Impostor Syndrome

· October 26, 2016

Do you ever feel that somehow you’re a fraud? Despite the successes in your life (your good grades, your professional accomplishments, the amount of praise you receive on a daily basis), did you ever have the feeling that eventually you would be exposed as an impostor? This feeling is surprisingly common, and is known as the Impostor Syndrome.

Despite the evidence in one’s achievements, a person who suffers impostor syndrome is continuously and internally devaluing them. They person thinks they are actually deceiving everyone and therefore run the risk of being unmasked. These kinds of people attribute their success to outside factors, such as good luck.


This syndrome is prevalent in many students who feel that over time they will be discovered as intellectual frauds. However, this phenomenon is most common in very successful professionals. A partial explanation could be that as we progress in a certain area, the more we become aware of the limitations of our knowledge and skills. Some psychological studies have suggested that two in five people consider themselves impostors at some point in their lives.

While it sounds like it is a problem of low self-esteem, according to Valerie Young, an expert who develops professional programs on the subject, Impostor Syndrome is more than a simple case of insecurity. Usually chronic, it is much more closely related to the field of achievements and a constant feeling of unworthiness of success.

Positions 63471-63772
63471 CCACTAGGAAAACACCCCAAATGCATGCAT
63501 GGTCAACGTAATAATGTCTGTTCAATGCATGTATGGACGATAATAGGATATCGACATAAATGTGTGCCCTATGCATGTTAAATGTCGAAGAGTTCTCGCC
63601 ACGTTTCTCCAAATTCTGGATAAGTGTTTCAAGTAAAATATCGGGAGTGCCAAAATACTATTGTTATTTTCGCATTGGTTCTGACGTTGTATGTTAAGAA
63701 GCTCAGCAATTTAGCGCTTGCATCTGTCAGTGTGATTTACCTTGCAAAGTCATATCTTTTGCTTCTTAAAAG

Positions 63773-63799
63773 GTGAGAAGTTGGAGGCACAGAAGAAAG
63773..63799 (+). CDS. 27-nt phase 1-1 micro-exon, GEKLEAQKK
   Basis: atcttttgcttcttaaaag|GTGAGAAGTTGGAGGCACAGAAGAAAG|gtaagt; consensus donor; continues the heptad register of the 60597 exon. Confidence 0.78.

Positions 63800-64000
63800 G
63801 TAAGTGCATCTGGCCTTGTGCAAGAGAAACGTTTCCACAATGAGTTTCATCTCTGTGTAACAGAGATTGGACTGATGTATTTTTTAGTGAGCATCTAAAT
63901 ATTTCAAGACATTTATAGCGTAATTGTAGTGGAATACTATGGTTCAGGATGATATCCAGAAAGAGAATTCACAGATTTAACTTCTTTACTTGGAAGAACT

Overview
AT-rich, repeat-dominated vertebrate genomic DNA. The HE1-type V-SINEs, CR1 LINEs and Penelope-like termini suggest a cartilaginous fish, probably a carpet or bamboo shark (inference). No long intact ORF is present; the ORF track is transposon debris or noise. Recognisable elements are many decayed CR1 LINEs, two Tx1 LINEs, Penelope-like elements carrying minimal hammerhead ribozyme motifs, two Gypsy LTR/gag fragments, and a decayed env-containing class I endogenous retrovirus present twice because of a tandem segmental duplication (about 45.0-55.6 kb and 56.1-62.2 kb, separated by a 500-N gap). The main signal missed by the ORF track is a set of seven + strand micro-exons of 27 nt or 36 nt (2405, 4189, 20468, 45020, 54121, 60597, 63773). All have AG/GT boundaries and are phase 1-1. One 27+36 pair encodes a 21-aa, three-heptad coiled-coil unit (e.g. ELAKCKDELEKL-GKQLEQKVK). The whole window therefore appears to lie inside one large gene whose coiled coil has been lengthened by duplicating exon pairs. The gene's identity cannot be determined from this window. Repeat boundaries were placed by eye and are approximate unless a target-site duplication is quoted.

This is obviously a big problem because it can prevent very successful people from further progress. Young identifies two main problems: “If permitted, the Impostor Syndrome can repress people, making them afraid to go for better jobs.” She also says, “Others sacrifice themselves a lot by working very hard and the rest, while they are secretly convinced that if they were smarter they would not have to work so hard.” As mentioned earlier, those with imposter syndrome often attribute their success to good luck. They believe that if it hadn’t been for certain circumstances, someone more talented would be in their place.

Luckily, there are ways to deal with it. People who feel like they are impostors usually have expectations for themselves that are too high. They also have problems with perfectionism. So always remember that mistakes are not necessarily proof of ineptitude, but opportunities to learn and improve. Seeing oneself objectively is undoubtedly the best way to get rid of the feeling of fraud. By looking at ourselves as if we were someone else, we will see who we really are.

Photo courtesy: Benjamin Benchan